‘On the Books’: Machine Learning Jim CrowHistorians in the News
tags: civil rights, legal history, technology, Big Data, machine learning, Pauli Murray
In 1950, the scholar-activist Pauli Murray published an important book titled States’ Laws on Race and Color. Sponsored by the Women’s Division of Christian Service of the Methodist Church, this 746-page volume was a compilation of race-based laws from every state in America. The book included not just segregation laws but rather any law pertaining to race at all, including those that protected civil rights. The statutes compiled ranged from segregation laws in Alabama to Minnesota’s 1857 law banning “slavery” or “involuntary servitude in the state otherwise than the punishment of crime.”1
Murray was correct in noting the expansive and invasive nature of Jim Crow laws. Their sheer scope, as Murray acknowledged, led to omissions in States’ Laws on Race and Color. It was simply impossible for a researcher in the 1940s to read every single law passed by each state, as “would be necessary,” Murray wrote, “to prevent such omissions.”
But today’s machines can do just that: reading hundreds of thousands of laws to identify those pertaining to race. Seventy years and many civil rights victories later, a team of librarians and historians at the University of North Carolina at Chapel Hill have devised a way to complete a portion of Murray’s task.
On the Books: Jim Crow and Algorithms of Resistance is the first and most complete collection of all Jim Crow laws from a single American state. As much as historians have learned about Jim Crow, it has previously been impossible to fully catalogue all Jim Crow laws from a single state because there were just so many. This new collection is the product of a machine learning exercise. Over the past two years, a team of researchers have used optical character recognition to create a text corpus of all North Carolina laws enacted by the state legislature between 1866-1967, parsed out the individual laws, and used an algorithm to identify the laws likely to be Jim Crow laws. The algorithm was trained based on laws identified by experts as either Jim Crow or not Jim Crow (including some of the laws identified Pauli Murray). Over 900 race-based statutes were identified as potential Jim Crow laws. This believed to be the most complete collection of Jim Crow laws from a single state ever assembled.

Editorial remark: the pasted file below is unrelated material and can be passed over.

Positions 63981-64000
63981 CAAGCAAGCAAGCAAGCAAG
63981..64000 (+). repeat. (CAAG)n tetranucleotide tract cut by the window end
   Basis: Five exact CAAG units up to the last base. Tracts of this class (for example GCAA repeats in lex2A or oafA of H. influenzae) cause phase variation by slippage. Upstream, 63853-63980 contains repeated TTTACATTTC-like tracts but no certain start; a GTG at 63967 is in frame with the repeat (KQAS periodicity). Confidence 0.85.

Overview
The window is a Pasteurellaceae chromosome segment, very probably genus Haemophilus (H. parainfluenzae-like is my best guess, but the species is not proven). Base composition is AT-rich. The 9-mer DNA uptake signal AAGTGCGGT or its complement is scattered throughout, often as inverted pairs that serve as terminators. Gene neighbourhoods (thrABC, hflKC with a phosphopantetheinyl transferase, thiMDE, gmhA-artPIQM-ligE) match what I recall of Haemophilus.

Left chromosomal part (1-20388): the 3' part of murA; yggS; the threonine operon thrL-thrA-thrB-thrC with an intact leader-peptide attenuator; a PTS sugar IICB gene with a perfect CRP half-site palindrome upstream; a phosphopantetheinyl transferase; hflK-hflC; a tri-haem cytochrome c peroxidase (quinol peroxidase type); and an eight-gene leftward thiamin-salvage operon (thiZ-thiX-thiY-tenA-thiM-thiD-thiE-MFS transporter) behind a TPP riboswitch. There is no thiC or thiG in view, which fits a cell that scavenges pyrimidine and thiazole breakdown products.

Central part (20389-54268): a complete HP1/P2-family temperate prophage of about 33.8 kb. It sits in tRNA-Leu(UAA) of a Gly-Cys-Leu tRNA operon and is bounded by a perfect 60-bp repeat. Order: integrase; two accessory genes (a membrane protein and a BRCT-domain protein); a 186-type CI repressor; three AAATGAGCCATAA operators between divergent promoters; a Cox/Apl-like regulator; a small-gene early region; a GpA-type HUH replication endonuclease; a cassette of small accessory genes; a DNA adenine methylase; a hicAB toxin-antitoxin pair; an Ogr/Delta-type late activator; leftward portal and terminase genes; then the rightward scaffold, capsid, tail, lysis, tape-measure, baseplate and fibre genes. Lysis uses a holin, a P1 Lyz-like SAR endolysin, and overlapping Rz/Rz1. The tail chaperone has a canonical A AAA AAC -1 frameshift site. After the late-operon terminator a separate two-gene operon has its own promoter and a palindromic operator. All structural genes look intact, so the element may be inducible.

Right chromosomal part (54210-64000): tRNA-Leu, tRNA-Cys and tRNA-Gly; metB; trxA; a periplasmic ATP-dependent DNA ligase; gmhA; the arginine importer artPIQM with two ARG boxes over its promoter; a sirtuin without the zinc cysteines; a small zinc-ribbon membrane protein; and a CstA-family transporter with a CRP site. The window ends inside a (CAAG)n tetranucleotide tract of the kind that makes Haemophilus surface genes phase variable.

Inspired by Murray, this project offers a new and compelling way to study the history of Jim Crow. As Murray knew, Jim Crow laws were extraordinarily expansive, dictating minute details of public and private life that went well beyond the most obvious forms of racial segregation in public spaces. Jim Crow itself was a poisonous, invasive social order of racial apartheid, carefully crafted over decades by white supremacist legislators.
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